The Springfield Armory trigger group is Nickel Boron coated for durabilty and proved noticeably lighter and smoother than a typical Mil-Spec triggerm and is surrounded by an enlarged, dip-down trigger guard. A heavy carbine buffer attenuates the recoil of the rifle’s bolt-carrier assembly, which houses a Carpenter 158, shot-peened and magnetic-partical-inspected bolt. Springfield Armory branded aluminum flip-up back-up iron sights come standard.

The original Saint has already gained a reputation for better than average accuracy and high reliability, so I expected no less in the new FFH model. Over three range sessions I had an opportunity to wring it out pretty well at 50 yards, as well as accuracy testing at 100 yards. Each day was in the mid-90s, sunny and humid, typical of summer in eastern NC. Sweat in the eyes and even a bit of mirage at distance is normal. Topping the Saint FFH with an Aimpoint T1 on a Larue QD mount, I had little trouble putting five rounds inside about an inch upon initial zeroing at 50 yards. Good accuracy was also obtained with the BUIS. Most initial break-in was with less-expensive Freedom Munitions .223 55-gr. FMJ remanufactured ammo, MFS 62-gr. SP, and 55-gr. Wolf Gold. The Saint did not especially like the Freedom Munitions ammo, demonstrating some failures to feed and extract. I attribute that more to the ammo than the gun, so I stayed with factory new ammo afterward. Your mileage may vary. As is my protocol, I ran several drills closer in with the Saint FFH, and was impressed with how easily the rifle absorbed recoil and was easy to get back on target. One thing that did not come as a surprise was that the slim Magpul forearm gets hot quickly, especially when firing drills that require you to empty 10 rounds or more at a rapid rate. There is no free lunch, so wear a glove on your support hand if you want to shoot this or any other AR with a similar forearm set up very fast. As far as 100 yard accuracy goes, the Saint FFH proved more than acceptable. Most ammo utilized, including 55-gr. Wolf, 55-gr. Winchester FMJ, 62-gr. Federal AE Green Tip, and 70-gr. Barnes TSX, shot around two inches utilizing a Trijicon 4-16x-50 AccuPower riflescope in a Larue SPR 1.5 QD mount. Many 5- shot groups had four rounds inside an inch with a flyer, so better is possible. The Saint FFH is no sniper rifle, but mine clearly liked Hornady .223 BTHP Match, with the best group being an enviable .875-inch center to center, and a second 5-shot group at .90 inches. The Saint digested all 300+ rounds from five different types of common polymer and metal magazines without a single malf. Not too shabby.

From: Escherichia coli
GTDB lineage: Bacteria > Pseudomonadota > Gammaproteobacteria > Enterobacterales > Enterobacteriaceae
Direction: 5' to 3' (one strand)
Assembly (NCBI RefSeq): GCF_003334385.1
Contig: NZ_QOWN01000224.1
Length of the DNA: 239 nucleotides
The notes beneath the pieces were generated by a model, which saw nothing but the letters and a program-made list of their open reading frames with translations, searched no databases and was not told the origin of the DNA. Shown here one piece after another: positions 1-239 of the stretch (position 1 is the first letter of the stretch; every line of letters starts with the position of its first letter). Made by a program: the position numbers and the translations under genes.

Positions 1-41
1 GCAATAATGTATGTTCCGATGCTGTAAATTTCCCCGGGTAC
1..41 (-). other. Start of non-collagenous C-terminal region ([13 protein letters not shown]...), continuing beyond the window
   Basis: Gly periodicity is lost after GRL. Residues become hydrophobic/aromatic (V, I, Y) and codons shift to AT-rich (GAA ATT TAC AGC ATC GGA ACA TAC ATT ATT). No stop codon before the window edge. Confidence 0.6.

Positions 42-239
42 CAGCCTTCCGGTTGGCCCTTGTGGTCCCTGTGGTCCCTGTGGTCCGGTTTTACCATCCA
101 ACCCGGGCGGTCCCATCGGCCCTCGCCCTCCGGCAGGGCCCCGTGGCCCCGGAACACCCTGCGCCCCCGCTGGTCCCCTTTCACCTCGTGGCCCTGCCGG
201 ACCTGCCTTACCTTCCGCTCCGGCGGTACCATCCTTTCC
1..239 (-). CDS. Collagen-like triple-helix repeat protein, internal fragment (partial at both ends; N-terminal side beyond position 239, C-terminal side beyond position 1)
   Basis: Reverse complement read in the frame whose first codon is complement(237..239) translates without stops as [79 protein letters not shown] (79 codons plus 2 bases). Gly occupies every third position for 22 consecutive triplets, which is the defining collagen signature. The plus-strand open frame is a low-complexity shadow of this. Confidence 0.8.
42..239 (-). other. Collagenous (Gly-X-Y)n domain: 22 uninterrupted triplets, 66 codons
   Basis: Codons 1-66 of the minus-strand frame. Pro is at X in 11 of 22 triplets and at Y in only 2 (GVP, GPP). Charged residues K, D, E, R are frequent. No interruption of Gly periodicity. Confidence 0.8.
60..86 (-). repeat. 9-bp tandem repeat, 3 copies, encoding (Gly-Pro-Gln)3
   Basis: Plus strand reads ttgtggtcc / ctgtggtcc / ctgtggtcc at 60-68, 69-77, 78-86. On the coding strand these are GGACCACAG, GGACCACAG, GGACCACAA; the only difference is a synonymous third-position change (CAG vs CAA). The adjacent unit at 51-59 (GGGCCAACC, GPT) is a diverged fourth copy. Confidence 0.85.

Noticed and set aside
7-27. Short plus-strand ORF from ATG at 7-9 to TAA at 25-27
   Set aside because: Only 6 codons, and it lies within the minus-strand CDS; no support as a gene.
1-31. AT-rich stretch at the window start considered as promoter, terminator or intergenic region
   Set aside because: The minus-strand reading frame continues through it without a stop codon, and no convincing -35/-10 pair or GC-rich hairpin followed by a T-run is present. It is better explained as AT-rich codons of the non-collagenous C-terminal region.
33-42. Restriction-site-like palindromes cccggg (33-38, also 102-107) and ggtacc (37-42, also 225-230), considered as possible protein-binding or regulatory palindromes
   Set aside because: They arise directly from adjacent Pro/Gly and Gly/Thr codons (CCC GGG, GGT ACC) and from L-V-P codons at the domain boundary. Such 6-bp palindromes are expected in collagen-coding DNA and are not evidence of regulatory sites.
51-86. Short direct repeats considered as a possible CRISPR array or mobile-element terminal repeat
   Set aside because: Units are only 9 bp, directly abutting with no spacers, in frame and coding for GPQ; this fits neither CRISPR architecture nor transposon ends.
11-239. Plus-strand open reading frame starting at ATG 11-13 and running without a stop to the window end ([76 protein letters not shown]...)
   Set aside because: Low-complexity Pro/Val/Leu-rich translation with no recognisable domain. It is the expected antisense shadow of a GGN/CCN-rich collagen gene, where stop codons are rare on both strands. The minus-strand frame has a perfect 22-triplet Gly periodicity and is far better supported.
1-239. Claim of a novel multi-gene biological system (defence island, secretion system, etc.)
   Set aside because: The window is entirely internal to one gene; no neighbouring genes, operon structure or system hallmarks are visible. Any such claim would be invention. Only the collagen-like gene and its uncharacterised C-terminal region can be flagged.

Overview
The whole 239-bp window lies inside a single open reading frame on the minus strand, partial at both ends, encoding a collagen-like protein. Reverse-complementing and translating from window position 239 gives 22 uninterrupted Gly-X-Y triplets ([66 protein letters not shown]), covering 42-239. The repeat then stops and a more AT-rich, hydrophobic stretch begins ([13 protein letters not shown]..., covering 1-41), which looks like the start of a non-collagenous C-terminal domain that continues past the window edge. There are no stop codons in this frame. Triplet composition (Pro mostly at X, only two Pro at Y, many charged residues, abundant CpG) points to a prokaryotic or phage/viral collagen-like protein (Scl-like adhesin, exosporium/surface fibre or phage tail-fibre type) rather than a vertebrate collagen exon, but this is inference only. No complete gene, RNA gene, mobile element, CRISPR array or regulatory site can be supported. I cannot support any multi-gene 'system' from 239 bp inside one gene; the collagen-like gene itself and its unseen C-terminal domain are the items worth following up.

Like the original Saint On Target tested almost a year ago, the Saint FFH proved easily capable of sub-MOA precision at the 100-yard line when tested from the bench wearing a Trijicon 4-16x50mm AccuPower riflescope. Its best performance came with Hornady’s 75-gr. Match BTHP load, printing a 0.85-nch five-shot group.

The Saint FFH is bound to continue the Saint line’s popularity with anyone who wants a high-quality AR at a reasonable price. Beyond new users and collectors, I can see a niche for this AR with law enforcement units on a budget, as it has everything they need and nothing they don’t. Put a good optic and a light on it, and you have a duty gun that is reliable, handy and accurate enough for just about any foreseeable circumstance. I personally have enough ARs to keep me happy for awhile, but I seriously considered making room for the Saint FFH in my safe. The MSRP is an easy $1,049. See it at your firearms retailer, or contact Springfield Armory, Dept. OT, Tel.: (800) 680-6866; Web:

Springfield Armory Saint FFH

  • S.R.P: $1,049
  • Chambering: 5.56x45mm NATO (.223 Rem)
  • Magazine: Magpul 30-round
  • Overall Length: 32.25 to 35.50 inches
  • Weight: 6 pounds, 9 ounces
  • Stock: BCM 6-position MOD 0
  • Sights: Fully adjustable, flip-up
  • Barrel Length: 16-inches
  • Rifling: 1:8 RH
  • Finish: Hard-coat black anodized